Using skills learned while pursuing his Ph.D., the structural engineer started his professional career in 1970 with McDonnell Douglas Aerospace Co., where he was responsible for the development of composite materials and the use of boron-epoxy for the wing of the F-15 Air Superiority Fighter. Two years later, he returned to Lynchburg to join B&W, later known as Framatome, Inc. While at B&W, the company encouraged him to pursue an executive MBA from Northeastern University. This perk was provided to only a limited number of employees.

Pryor grew the B&W nuclear business into a successful player in the nuclear power market and led its divestiture to the French company Framatome. Now called Areva, the sale “allowed the French to get a beachhead in the U.S. which had the largest nuclear market in the world,” Pryor says. In appreciation, French President Francois Mitterand presented Pryor in 1991 with the distinguished “Chevalier du l’Ordre National due Merite” for developing cooperative business relationships between the U.S. and France. Only four such awards are given annually, usually to French nationals. They were started in 1963 by then French President Charles De Gaulle.

In 1995, Pryor started CW Pryor & Co., a successful management consulting firm, specializing in the teaching of core values of business leadership. His skills soon attracted the attention of Westinghouse’s Chairman Mike Jordan, who in 1997, recruited Pryor to become president and CEO of Westinghouse Energy Systems and Westinghouse Electric Co. Pryor was charged with transforming a then sluggish, poor-performing business with losses to a profitable venture. Within five years, his leadership led Westinghouse to become one of only three principal suppliers worldwide to the nuclear utility industry.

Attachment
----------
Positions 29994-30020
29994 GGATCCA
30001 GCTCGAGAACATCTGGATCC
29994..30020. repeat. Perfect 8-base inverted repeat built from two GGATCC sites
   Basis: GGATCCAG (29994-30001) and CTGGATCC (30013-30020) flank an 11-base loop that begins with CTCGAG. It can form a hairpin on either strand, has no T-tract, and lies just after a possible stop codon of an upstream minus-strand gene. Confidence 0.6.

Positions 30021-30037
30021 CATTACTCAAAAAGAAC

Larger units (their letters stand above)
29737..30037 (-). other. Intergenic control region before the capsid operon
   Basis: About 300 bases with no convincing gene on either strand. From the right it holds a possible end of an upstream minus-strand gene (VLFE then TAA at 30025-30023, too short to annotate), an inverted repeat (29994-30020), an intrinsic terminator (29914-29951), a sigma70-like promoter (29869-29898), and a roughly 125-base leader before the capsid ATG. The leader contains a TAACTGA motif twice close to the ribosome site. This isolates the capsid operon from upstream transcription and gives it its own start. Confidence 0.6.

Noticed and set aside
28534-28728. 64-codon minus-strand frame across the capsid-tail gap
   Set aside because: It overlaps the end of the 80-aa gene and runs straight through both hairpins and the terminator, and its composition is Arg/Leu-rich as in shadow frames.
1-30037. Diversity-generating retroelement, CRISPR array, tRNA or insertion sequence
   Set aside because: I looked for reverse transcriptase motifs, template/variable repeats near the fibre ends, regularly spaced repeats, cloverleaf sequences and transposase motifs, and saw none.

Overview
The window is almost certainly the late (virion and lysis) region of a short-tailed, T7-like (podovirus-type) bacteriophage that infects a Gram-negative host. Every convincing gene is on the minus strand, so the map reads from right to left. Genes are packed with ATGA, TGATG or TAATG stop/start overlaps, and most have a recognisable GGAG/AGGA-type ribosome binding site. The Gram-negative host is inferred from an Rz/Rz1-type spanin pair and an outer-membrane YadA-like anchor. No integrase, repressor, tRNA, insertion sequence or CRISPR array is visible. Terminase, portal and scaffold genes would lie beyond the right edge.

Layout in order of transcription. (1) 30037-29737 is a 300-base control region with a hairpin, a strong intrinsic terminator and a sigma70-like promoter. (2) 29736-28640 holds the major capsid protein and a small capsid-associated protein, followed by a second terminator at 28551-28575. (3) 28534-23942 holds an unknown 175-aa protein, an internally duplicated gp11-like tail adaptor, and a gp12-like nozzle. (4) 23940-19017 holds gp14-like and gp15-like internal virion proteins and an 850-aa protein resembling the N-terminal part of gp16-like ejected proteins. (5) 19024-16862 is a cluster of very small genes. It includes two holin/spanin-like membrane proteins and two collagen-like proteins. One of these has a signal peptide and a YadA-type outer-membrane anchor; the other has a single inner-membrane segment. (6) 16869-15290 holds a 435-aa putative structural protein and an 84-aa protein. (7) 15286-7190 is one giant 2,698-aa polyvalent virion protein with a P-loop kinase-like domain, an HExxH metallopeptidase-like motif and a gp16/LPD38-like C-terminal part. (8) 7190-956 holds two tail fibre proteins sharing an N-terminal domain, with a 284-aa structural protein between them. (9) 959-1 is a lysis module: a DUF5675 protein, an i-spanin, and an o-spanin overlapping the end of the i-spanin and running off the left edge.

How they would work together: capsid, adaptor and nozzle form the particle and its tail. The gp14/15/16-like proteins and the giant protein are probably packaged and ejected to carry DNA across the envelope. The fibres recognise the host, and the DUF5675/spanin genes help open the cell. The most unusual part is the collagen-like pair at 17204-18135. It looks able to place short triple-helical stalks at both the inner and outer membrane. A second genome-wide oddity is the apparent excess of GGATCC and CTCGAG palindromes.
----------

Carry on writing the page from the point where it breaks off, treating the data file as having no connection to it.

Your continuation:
In April of 2002, Pryor became president and CEO of BNFL Utilities Business Group and chairman of the board of Westinghouse Electric Co., a supplier of nuclear fuel, nuclear services, and advanced nuclear plant designs to utilities operating nuclear power plants. Based in London, Pryor streamlined the company’s operations and improved productivity by more than 20 percent. He remained in this position until he joined Urenco in October of 2003. With Urenco, Pryor hopes to witness the first modern uranium enrichment plant break ground in August of 2006 in New Mexico. “This will be the first such plant built in this country in over 30 years, and I am happy to be associated with it,” Pryor says.

Pryor is an active member in his community as well as at Virginia Tech. Among his previous activities, he served as chair of the Central Health Corp., of Lynchburg, president of the Lynchburg Chamber of Commerce, director of Virginia’s Center for Innovative Technology, director of regional development for Allegheny County, Pittsburgh, Pennsylvania, and on the Board of Trustees for Lynchburg College and Central Virginia Community College. He received the 1993 Outstanding Industrialist of Virginia Award. He was recently elected to the National Academy of Engineering list.

At Virginia Tech, he is a member of the Foundation Board, the Ut Prosim Society and the Committee of 100. He is a past member of the CEE Advisory Board and the Corporation and Foundation Major Gifts Committee. He and his wife Mary Jane established the Charles W. Pryor, Jr., Endowed Scholarship in Engineering and a second one in athletics.

They have three sons and one daughter and reside in his hometown of Lynchburg.

Class of: 1966, 1968, 1970
Year Inducted into Academy: 2006

Dr. Charles W. Pryor, Jr.